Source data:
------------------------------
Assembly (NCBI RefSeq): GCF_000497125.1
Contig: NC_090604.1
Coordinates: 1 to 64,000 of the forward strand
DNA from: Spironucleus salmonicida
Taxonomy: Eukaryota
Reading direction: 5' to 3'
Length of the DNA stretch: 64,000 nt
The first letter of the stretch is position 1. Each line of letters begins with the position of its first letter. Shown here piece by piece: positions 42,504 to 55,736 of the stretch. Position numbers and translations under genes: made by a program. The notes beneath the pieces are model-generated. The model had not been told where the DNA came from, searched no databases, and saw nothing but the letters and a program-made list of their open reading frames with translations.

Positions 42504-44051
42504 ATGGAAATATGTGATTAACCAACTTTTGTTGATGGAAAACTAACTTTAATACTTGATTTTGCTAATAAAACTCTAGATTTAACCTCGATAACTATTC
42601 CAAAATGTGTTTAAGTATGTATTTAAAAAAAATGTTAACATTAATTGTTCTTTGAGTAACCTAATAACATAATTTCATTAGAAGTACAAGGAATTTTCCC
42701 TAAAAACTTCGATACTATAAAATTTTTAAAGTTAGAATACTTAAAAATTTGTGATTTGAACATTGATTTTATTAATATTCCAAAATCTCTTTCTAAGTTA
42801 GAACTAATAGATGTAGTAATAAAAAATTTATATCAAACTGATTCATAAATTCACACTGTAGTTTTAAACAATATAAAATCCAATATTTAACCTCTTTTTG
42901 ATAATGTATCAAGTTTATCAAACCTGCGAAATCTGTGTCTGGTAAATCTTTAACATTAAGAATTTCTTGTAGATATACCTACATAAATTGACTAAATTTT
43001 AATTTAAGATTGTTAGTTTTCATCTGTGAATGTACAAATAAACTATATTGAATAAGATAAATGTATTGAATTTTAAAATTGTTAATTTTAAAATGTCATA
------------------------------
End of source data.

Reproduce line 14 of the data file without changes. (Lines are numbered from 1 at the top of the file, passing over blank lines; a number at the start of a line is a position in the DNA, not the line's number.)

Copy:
42901 ATAATGTATCAAGTTTATCAAACCTGCGAAATCTGTGTCTGGTAAATCTTTAACATTAAGAATTTCTTGTAGATATACCTACATAAATTGACTAAATTTT